Among the many odd circumstances connected with the controversial Auto Pagination feature that was introduced a month ago, we see reports by a few bloggers of broken inlinks, caused by segmentation of archive and main pages. Most reports specifically mention broken SERP entries, which link to content that's now found in an archive or main page segment that's reached by one or more clicks of "Older Posts". The new and currently un indexed segments have URLs which differ from the SERP entries.
This effect is similar to a problem which I wrote about some time ago, which affect SERPs linking to main page content. Both the archive pages and the main page in a blog are more likely to be indexed by the search engines, because there is more content on these pages, and some content has already been indexed. Some posts, lacking inlinks completely, and depending upon the publishing frequency, may never be indexed except as archive or main page content.
In the case of the SERP entries affected by page segmentation, the potential reader may click on an interesting SERP entry which lands them on a page which contains only the later posts for the period, with the rest, including the content featured in the SERP entry just referenced, behind one or more "Older Posts" clicks. Finding no relevant content on the displayed page segment, the potential reader abandons this SERP entry, and moves on to the next in the retrieval page.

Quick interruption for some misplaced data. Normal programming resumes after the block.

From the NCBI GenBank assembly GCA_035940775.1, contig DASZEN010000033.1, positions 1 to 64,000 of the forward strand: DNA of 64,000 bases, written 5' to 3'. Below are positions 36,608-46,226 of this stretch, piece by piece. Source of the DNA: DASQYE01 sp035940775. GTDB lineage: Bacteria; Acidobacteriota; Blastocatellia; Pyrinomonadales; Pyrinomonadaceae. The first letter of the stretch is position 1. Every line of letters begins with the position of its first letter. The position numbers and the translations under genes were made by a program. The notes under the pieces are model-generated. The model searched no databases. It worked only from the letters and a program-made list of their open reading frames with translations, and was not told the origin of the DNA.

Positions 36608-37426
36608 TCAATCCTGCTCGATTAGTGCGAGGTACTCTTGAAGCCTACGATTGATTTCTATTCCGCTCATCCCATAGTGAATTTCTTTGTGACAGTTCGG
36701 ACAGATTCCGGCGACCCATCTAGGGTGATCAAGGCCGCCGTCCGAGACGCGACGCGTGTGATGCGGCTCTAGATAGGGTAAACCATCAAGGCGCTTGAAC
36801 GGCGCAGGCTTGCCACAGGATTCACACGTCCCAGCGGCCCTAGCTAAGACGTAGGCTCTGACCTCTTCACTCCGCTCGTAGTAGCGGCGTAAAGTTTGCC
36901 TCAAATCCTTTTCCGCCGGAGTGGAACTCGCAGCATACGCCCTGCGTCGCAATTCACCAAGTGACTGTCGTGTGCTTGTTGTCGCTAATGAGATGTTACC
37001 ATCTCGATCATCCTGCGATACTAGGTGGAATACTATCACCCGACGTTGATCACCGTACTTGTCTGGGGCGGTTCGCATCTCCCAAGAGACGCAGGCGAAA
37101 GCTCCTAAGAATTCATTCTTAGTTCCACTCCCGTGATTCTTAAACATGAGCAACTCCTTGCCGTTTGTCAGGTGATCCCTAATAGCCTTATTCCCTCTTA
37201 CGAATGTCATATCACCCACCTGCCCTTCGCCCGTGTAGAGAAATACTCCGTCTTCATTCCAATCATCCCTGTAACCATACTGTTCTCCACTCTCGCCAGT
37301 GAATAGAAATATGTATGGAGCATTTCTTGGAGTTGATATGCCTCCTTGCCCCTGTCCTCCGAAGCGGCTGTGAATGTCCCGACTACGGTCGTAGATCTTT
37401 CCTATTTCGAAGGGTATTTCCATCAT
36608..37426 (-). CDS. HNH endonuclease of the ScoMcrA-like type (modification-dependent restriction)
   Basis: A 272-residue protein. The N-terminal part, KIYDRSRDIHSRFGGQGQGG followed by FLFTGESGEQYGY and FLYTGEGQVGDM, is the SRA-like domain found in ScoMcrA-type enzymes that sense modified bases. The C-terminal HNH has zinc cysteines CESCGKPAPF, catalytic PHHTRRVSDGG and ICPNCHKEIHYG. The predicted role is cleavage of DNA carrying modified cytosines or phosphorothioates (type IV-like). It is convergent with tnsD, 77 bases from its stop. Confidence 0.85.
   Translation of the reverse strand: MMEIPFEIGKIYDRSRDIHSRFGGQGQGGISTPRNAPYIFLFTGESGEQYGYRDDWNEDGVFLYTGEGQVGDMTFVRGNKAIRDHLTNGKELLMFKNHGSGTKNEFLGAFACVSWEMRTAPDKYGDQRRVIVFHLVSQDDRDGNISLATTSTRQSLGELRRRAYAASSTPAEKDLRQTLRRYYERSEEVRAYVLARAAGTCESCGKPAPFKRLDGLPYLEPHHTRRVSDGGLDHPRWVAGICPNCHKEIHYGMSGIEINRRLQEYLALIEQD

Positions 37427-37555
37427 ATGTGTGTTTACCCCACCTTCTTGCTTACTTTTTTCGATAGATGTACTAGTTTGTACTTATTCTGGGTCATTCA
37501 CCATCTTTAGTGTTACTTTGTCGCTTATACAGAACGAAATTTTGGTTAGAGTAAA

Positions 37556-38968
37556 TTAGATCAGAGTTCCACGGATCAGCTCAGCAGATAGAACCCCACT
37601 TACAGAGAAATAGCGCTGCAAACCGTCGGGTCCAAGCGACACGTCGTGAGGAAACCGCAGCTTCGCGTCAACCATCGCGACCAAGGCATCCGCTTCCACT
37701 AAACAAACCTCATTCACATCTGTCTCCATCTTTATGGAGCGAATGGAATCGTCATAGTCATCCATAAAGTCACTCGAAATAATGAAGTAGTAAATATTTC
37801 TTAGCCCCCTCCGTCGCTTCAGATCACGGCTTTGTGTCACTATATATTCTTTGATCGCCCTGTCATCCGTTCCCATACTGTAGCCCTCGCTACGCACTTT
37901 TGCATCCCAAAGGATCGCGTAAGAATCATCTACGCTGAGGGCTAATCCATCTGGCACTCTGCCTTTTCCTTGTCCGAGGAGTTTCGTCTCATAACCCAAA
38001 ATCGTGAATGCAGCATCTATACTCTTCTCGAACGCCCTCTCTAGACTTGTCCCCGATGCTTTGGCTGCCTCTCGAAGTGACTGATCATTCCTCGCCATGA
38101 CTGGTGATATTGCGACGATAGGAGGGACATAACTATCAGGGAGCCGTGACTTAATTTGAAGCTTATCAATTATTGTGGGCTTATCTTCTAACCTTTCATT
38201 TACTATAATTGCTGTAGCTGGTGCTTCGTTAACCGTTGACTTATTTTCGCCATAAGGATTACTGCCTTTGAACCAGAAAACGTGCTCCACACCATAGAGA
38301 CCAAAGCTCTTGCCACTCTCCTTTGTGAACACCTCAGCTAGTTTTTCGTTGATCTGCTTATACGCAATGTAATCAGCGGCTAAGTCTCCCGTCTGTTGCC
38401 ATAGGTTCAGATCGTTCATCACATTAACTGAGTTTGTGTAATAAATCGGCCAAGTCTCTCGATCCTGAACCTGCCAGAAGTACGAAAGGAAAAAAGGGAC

The bloggers with blogs subject to this treatment are naturally concerned about loss of potential readers, and cite this scenario to justify their demands that Auto Pagination be made optional; meaning that they want it turned off for their blog.
Fortunately for them, the broken inlinks are a temporary problem. Blogs that are properly publicised will be re indexed by the search engines, periodically. As the re indexing occurs, the content of the new page segments will be indexed, and will replace the current SERP entries. This effect is similar to the gradual re indexing of blogs re published under a different URL, for instance as part of publishing to a custom domain.
You can - and should - monitor the indexing of your blog, page segmentation or not. Here, the diagnostic reports provided in Google Webmaster Tools will be quite valuable.
The inaccuracy and latency, in indexing blog content, is an inherent problem with search engines in general. It's not a problem unique to Blogger blogs, and certainly not to the Auto Pagination feature in Blogger. It's simply a problem which we all have to live with.